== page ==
In addition, for children suffering the ongoing trauma of war and displacement, the emphasis of both informal and non-formal education programs on supportive learning environments may be critical for their transition back to formal schooling. “All education outside of the formal system is voluntary,” Rhodes noted. “To treat education outside of the formal system as only academic—all of these tens of thousands of kids will never come back for that. It has to be a place to belong to, where you can build relationships, where you can be nurtured, and then where you can get your next piece of paper.”
In Search of Effective Education in Emergencies
The consequences of the education crisis facing Syrian refugees will only be compounded over the next few years. In the short term, children who are out of school rapidly fall behind their peers in educational attainment and are also at risk of being exposed to a range of abuses, including child labor and early marriage. Deprived of school as a safe haven, children might be unable to process the trauma of violence and loss and sink further into isolation, especially when dispersed in cities with weak social support networks. In the long term, a lack of educational attainment among Syrian youth hinders their access to high-skilled employment, crippling their earning potential and threatening to condemn the next generation to poverty.  The pervasive deficit in primary and secondary educational opportunities—let alone higher education—may irrevocably handicap the generation that will be tasked with rebuilding Syria.
Informal and non-formal education programs remain vital components of the education response, especially as donor fatigue plagues relief efforts and political solutions to the conflict continue to be stymied. In seeking to support the most vulnerable children who work to support their families, live in hard-to-reach areas or cope with psychological trauma, these programs fill a vital need for a safe space for educational growth and emotional support.
Yet by expanding short-duration programming designed to reach the greatest number of beneficiaries, the education response in Jordan falls short of addressing the root issues keeping children out of school. While 2015 saw a renewed effort by both the Jordanian government and international organizations to reduce the number of out-of-school children, time may be running out for Syrian children, especially in countries with less funding and a less cooperative government. In Lebanon, where refugees make up over 25 percent of the country’s population, tens of thousands of Syrian children remain out of school, some for as many as four years. Alternative education programs may be their only option for the foreseeable future.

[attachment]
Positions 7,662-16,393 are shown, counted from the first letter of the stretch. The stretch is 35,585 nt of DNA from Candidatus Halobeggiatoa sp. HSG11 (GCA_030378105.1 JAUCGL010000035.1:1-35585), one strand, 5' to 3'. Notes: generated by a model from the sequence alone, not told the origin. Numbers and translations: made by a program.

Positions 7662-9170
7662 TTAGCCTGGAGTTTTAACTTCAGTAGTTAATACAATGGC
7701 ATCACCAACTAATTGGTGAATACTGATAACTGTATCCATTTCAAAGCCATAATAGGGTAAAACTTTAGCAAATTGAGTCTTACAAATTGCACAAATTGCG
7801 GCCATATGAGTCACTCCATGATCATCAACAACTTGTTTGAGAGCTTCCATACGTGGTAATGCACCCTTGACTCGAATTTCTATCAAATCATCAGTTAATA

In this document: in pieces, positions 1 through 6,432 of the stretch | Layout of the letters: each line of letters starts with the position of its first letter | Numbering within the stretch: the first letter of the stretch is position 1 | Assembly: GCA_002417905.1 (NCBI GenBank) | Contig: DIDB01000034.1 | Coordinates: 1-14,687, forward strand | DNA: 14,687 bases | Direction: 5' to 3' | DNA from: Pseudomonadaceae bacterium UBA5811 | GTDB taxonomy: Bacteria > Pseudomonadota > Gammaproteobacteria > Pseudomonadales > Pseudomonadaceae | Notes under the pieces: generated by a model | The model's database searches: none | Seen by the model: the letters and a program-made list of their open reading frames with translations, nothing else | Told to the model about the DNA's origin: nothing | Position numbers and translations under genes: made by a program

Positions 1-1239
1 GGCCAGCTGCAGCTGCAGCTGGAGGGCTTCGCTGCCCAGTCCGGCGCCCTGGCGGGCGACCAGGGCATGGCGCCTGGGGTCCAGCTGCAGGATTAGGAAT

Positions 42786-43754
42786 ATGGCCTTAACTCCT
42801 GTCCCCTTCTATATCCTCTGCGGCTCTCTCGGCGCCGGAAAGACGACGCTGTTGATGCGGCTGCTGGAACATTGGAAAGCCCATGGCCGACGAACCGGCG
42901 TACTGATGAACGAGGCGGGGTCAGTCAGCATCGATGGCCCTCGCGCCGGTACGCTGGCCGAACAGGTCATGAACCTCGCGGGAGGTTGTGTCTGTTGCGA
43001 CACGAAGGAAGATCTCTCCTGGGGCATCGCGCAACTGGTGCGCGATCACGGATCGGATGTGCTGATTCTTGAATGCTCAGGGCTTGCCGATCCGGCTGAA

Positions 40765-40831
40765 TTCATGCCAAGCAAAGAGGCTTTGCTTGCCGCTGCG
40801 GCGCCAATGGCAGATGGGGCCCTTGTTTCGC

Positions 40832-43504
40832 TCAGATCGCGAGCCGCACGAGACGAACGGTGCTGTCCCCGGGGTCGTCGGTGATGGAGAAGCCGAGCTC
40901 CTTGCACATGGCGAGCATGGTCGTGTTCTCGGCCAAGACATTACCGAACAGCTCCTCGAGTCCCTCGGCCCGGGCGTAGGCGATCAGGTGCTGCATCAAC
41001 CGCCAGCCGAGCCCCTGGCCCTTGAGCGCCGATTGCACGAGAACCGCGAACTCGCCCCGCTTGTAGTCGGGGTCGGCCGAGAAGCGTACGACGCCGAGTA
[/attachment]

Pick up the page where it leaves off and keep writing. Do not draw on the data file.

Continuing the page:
Ensuring that Syrian children and vulnerable host community members alike have access to learning environments that are safe, supportive and level-appropriate requires a radical shift in how both the international community and host country governments approach the challenge of educating refugees. Looking beyond yearly funding cycles to a long-term integration of refugees into the schooling systems through new school construction, increased training of teachers in trauma awareness and psychosocial support, and creating direct pathways from alternative education programs into the formal schooling system are increasingly critical to improving education quality for all children in host countries. Adopting a long-term, development-oriented approach to the Syrian crisis, however, requires both additional support through funding from the international community and a shift in government labor policies now handicapping Syrian families.
In Jordan, this process may already be underway. USAID alone committed up to $140 million in 2013 to expanding 120 schools and renovating another 150 schools across the country over five years—and an additional $100 million in 2015. The 2016-2018 Regional Response Plan for Syrian refugees also lays the foundation for a more holistic approach to the challenge of education facing Syria’s youngest generation across the region by focusing on school expansion and teacher training.
Yet as funding levels remain chronically low and systemic solutions such as the right to work remain out of reach for refugees, moving beyond a “crisis” approach to addressing the humanitarian needs of Syrian refugees might be impossible. Without significant policy changes, NGOs must instead focus on improving the coordination and quality of alternative education in preventing—or perhaps only postponing—the loss of a generation.
 Jordan Times, August 29, 2015.  Jordan Times, December 16, 2014.  Nicholas Seeley, “The Politics of Aid to Iraqi Refugees in Jordan,” Middle East Report 256 (Fall 2010).  Andrew Harper, “Iraq’s Refugees: Ignored and Unwanted,” International Review of the Red Cross 90 (March 2008).  Interview with Lee Cohen, education officer at USAID, Amman, April 26, 2015.  Muhammad al-‘Uqur, secretary-general of Ministry of Education, keynote address, “Young Syrian Refugees in Jordan’s Educational Systems: Challenges and Policies,” Friedrich Naumann Foundation for Liberty, Amman, April 16, 2015.  Interview with ‘Abdallah al-Nasr, Amman, February 24, 2015.  Seeley, op cit.  Education Sector Working Group, Access to Education for Syrian Refugee Children and Youth in Jordan Host Communities (Jordan, March 2015).  Ibid.  Interview with Abeer Ziadeh, program officer at Save the Children, Amman, April 27, 2015.  Interview with Garrett Rubin, Amman, March 24, 2015.  Interview with Curt Rhodes, Amman, April 8, 2015.  Interview, May 3, 2015. Name changed for anonymity.  Interview with Ahmad Rababah, Amman, March 22, 2015.  Education Sector Working Group, Access to Education.  Marc Sommers, Coordinating Education During Emergencies and Reconstruction: Challenges and Responsibilities, International Institute for Educational Planning-UNESCO (2004).  Izzy Hendry, “Education After UNRWA: A Lost Generation?” Muftah, December 2, 2015.  UNICEF Middle East and North Africa Out-of-School Children Initiative, Regional Report on Out-of-School Children (Amman: UNESCO, 2014).